Cases of this type are often decided based upon their individual facts. It is likely that this decision turned on the ‘contradictory’ and ‘vague’ evidence that Rodgers provided when attempting to evidence his belief, however the outcome of this case would have differed if he had provided explanations as to why he believed there was a serious and imminent risk. Employers should therefore be wary when seeking to discipline or dismiss those employees who refuse to return to work as the onus will be on them to show that all appropriate steps have been taken to protect their staff from COVID-19 in line with various Government Guidance on safe-working.
Compulsory wearing of masks at work
Was the decision to dismiss an employee who refused to wear a facemask at a client’s premises lawful?
Yes, according to the recent decision in Kubilius v Kent Foods.
If an employer dismisses an employee who has more than two years’ continuous service, the employee is entitled to bring a claim for unfair dismissal. The burden then moves to the employer to show that the dismissal was for a potentially fair reason and that the decision to dismiss was reasonable under the circumstances.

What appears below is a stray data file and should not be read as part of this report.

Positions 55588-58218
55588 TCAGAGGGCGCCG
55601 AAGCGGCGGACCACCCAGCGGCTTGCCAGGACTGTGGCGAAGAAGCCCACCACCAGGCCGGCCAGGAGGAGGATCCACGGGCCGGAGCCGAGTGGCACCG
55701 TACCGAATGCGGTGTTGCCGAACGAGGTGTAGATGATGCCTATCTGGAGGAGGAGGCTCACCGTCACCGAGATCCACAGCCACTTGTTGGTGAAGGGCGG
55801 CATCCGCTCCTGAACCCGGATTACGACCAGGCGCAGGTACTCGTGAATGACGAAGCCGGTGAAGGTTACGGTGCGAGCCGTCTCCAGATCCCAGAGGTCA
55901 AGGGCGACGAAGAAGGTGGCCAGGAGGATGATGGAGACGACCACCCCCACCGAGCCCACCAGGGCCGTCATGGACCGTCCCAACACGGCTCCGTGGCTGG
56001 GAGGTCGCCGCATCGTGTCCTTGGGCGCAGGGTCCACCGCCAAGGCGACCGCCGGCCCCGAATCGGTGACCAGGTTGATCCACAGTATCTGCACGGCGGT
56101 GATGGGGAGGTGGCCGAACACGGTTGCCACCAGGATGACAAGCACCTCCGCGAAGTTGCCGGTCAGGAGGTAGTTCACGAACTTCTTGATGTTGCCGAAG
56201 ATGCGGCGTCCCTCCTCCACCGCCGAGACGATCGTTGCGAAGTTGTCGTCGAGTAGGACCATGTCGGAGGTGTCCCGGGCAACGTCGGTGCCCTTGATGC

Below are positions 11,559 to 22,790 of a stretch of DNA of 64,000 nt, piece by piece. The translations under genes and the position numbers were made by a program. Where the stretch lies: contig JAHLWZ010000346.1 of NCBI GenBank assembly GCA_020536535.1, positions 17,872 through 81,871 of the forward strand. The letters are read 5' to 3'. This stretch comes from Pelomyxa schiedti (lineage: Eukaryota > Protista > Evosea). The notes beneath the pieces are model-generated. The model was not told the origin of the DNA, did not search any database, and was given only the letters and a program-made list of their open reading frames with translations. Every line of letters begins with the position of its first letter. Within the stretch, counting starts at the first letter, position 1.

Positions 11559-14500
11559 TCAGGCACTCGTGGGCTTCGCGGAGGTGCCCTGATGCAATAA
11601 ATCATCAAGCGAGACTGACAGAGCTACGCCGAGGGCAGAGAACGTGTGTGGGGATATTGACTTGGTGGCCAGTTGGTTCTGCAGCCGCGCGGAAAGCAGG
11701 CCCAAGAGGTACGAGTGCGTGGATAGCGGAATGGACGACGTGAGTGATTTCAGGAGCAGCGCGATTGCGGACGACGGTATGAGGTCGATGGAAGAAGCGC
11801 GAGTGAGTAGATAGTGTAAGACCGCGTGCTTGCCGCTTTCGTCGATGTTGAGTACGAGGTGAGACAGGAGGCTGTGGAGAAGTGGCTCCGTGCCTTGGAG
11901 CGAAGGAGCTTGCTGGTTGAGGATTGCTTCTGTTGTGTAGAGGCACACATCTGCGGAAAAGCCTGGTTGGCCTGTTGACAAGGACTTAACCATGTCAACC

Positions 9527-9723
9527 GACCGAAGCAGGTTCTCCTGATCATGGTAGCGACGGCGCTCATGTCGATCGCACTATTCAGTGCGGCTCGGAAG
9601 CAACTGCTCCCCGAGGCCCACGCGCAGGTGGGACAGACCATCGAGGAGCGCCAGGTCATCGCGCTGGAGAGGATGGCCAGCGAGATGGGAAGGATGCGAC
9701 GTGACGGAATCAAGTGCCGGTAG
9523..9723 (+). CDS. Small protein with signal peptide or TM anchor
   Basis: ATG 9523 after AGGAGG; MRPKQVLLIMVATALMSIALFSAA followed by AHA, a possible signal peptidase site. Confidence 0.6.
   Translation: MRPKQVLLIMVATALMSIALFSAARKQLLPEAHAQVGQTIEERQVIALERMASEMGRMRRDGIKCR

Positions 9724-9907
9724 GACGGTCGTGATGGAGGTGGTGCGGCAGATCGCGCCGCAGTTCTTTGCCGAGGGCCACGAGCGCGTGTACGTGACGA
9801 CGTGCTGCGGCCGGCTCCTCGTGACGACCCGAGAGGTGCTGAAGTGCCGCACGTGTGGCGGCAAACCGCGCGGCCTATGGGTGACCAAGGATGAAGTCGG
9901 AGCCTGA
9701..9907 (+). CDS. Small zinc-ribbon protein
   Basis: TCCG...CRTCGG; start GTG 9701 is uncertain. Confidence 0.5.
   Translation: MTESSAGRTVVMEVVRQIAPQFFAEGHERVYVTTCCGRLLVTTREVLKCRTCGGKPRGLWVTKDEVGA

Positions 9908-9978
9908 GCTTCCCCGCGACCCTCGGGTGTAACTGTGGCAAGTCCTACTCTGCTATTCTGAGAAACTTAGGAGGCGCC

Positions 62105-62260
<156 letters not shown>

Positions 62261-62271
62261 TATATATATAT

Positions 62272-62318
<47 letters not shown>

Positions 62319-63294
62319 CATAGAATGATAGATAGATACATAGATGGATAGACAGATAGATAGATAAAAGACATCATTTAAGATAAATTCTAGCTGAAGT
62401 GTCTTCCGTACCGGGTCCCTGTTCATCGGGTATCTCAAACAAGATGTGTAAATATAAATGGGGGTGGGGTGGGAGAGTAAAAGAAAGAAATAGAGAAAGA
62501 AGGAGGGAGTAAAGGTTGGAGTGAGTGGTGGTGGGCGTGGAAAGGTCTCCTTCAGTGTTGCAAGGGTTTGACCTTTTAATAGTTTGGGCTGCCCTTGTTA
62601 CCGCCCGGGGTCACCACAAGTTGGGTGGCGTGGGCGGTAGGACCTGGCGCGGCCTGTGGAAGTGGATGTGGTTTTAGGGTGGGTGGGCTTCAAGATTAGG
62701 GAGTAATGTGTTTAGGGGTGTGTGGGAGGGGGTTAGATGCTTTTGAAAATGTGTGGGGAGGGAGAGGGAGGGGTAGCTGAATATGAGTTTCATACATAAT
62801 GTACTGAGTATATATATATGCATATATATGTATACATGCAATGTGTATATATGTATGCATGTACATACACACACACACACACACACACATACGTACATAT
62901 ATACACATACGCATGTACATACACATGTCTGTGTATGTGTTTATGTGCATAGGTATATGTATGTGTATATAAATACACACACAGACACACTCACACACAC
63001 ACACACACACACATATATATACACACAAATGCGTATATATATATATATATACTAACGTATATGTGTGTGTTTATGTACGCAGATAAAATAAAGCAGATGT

In this case, Kubilius was a lorry driver who delivered primarily to a sugar refinery. His employer, Kent Foods, had a policy whereby their drivers were to comply with the relevant PPE requirements of the customers’ sites. As a consequence of the coronavirus pandemic the sugar refinery had a rule that masks were to be worn on site and they were handed out to visitors on entry. Despite being inside his lorry, Kubilius had his window down to hand paperwork to workers, and therefore was asked to put on his mask. He refused despite numerous requests from different on-site managers, stating that it wasn’t compulsory to wear masks at work and that he was not breaking the law by not wearing his mask.
Kubilius was banned from the site and faced a subsequent disciplinary hearing with his employers Kent Foods which resulted in his dismissal for gross misconduct. He then claimed for unfair dismissal.
The Tribunal found that the dismissal was fair. His failure to comply with policy amounted to gross misconduct for which a detailed investigation and disciplinary had taken place. When considering whether the decision to dismiss fell within the “band of reasonable responses”, the tribunal noted that Kent Foods had considered switching Kubilius to another route but none were available, and as the sugar refinery constituted the vast majority of his role, dismissal was a reasonable response and therefore fair.